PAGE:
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Jose Canepa vs Alexander Alekhine
Montevideo (1938), Montevideo URU, rd 2, Mar-08
French Defense: Advance Variation. Nimzowitsch Attack (C02)  ·  0-1

ANALYSIS [x]

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Kibitzer's Corner
Jun-03-09  totololo: totololo: White could not keep the bind on the black squares to develop the attack. Black unbinded develops the attack on the white squares with an exchange sac.

Pure Alekhine!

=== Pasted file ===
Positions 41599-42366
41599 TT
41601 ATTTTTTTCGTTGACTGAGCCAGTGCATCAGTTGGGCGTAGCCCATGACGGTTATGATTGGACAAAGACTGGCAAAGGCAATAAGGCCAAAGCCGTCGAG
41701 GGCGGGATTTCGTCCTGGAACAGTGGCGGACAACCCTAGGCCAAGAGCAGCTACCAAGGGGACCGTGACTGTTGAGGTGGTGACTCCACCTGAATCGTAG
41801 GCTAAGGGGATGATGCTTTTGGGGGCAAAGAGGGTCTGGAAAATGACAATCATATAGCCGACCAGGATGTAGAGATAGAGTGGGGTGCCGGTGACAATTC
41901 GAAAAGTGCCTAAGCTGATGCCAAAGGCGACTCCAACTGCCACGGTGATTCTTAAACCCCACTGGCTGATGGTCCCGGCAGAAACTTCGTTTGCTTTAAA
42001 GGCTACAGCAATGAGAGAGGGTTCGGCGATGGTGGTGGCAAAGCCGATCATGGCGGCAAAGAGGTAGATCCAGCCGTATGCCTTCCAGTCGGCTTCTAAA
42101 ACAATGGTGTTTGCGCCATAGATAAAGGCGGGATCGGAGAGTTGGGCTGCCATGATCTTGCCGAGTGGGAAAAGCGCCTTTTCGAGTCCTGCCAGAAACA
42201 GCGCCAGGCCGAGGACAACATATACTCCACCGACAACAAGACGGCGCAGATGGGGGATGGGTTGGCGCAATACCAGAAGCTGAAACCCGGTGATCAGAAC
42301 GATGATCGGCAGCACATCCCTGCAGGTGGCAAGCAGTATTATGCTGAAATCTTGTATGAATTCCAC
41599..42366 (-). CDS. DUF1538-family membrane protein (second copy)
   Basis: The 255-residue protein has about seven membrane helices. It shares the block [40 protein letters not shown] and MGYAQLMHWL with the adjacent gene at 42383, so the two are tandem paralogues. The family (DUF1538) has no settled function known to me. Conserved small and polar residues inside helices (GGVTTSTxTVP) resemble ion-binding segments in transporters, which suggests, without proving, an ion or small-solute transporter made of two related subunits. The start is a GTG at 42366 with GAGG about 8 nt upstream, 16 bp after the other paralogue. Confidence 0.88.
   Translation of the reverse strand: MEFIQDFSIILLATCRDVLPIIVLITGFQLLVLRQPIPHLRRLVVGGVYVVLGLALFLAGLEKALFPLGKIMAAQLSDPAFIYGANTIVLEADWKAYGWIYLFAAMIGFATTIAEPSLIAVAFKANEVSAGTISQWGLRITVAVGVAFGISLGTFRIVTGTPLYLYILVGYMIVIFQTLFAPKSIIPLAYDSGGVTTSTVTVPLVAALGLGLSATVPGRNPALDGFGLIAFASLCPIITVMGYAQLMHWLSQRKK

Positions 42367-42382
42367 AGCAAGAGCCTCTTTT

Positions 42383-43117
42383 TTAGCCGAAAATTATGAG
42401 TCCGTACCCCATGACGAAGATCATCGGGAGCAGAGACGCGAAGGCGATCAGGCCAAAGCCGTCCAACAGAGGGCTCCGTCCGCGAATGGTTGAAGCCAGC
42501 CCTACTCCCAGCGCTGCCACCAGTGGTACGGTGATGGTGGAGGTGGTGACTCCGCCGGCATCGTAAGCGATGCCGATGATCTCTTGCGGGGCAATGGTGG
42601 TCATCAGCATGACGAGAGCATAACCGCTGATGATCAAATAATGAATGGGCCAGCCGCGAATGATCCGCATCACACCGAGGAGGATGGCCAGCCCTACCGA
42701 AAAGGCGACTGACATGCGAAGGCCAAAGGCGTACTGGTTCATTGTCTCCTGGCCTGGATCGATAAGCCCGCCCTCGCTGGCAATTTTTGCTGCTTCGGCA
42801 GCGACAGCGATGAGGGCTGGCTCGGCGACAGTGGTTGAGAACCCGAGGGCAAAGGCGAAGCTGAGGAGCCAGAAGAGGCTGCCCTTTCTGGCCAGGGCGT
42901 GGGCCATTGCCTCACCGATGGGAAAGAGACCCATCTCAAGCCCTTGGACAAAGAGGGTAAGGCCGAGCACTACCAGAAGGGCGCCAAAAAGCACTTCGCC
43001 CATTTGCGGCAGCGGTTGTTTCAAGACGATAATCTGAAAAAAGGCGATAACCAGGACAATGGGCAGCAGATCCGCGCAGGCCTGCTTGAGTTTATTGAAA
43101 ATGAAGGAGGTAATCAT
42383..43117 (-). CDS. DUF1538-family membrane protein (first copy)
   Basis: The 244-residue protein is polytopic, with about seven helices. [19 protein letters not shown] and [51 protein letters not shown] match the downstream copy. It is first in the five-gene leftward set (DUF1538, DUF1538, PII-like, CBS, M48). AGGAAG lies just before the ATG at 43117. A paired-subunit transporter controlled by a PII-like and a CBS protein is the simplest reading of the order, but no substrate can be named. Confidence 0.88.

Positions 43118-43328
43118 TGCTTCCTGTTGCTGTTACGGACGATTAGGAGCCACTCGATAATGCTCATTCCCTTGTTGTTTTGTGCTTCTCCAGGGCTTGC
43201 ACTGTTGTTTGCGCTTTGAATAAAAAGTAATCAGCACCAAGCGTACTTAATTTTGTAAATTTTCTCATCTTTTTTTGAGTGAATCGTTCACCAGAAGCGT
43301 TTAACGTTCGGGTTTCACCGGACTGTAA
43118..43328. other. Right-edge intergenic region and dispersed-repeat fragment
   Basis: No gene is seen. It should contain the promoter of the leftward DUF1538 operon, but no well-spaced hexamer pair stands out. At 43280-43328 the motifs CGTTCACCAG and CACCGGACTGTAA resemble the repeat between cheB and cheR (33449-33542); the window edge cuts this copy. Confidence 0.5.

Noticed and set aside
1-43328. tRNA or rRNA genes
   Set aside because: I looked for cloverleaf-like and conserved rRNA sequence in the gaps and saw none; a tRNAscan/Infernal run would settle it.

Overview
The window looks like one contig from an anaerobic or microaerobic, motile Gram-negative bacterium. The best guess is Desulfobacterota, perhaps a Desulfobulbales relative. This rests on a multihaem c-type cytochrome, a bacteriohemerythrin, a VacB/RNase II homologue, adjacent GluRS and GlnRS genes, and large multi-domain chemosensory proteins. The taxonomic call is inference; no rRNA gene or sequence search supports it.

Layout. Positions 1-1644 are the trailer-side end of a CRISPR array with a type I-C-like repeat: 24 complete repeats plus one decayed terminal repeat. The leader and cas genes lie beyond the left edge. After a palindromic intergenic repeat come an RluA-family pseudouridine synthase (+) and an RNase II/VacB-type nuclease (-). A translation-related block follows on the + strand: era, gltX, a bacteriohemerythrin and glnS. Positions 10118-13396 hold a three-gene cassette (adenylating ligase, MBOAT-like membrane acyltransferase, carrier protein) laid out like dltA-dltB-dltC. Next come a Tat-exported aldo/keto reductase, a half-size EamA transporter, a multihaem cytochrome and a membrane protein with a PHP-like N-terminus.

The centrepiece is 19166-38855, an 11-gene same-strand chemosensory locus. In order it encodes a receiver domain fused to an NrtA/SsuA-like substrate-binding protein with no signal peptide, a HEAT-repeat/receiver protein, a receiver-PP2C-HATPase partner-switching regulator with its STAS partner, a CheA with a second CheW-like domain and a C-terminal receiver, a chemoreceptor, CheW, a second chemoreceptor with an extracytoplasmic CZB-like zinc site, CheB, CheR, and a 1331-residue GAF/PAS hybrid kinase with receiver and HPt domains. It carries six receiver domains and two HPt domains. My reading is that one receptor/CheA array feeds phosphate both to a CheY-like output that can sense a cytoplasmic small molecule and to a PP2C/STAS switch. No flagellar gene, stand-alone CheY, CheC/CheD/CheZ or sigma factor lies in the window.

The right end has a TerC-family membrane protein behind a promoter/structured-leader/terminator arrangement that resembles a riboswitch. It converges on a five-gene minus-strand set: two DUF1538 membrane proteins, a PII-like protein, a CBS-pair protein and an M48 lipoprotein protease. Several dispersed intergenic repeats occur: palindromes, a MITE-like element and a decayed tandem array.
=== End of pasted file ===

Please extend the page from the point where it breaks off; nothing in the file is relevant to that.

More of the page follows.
Nov-28-11  iamdeafzed: In the final position, there doesn't appear to be any adequate defense to the threat of Bxf3+, as Rd3 fails to Qf1+, forking king and rook.

18...d4! was a very clever way for Alekhine to open the diagonal for his bishop. 19...Qb4, which pinned white's knight to his queen, made sure the bishop didn't get traded off.

Jan-25-12  iamdeafzed: Also, Rd3 fails because Qf1 is checkmate. There's that reason, too. It looks like both the f1 and f3 squares are weaknesses and white can't parry both here in one move.

Rd1 (the only option I see that doesn't lead directly to mate) fails to Bxf3+, Qxf3, Qxf3+, Kg1, Qxd1+, and white's an entire queen up.

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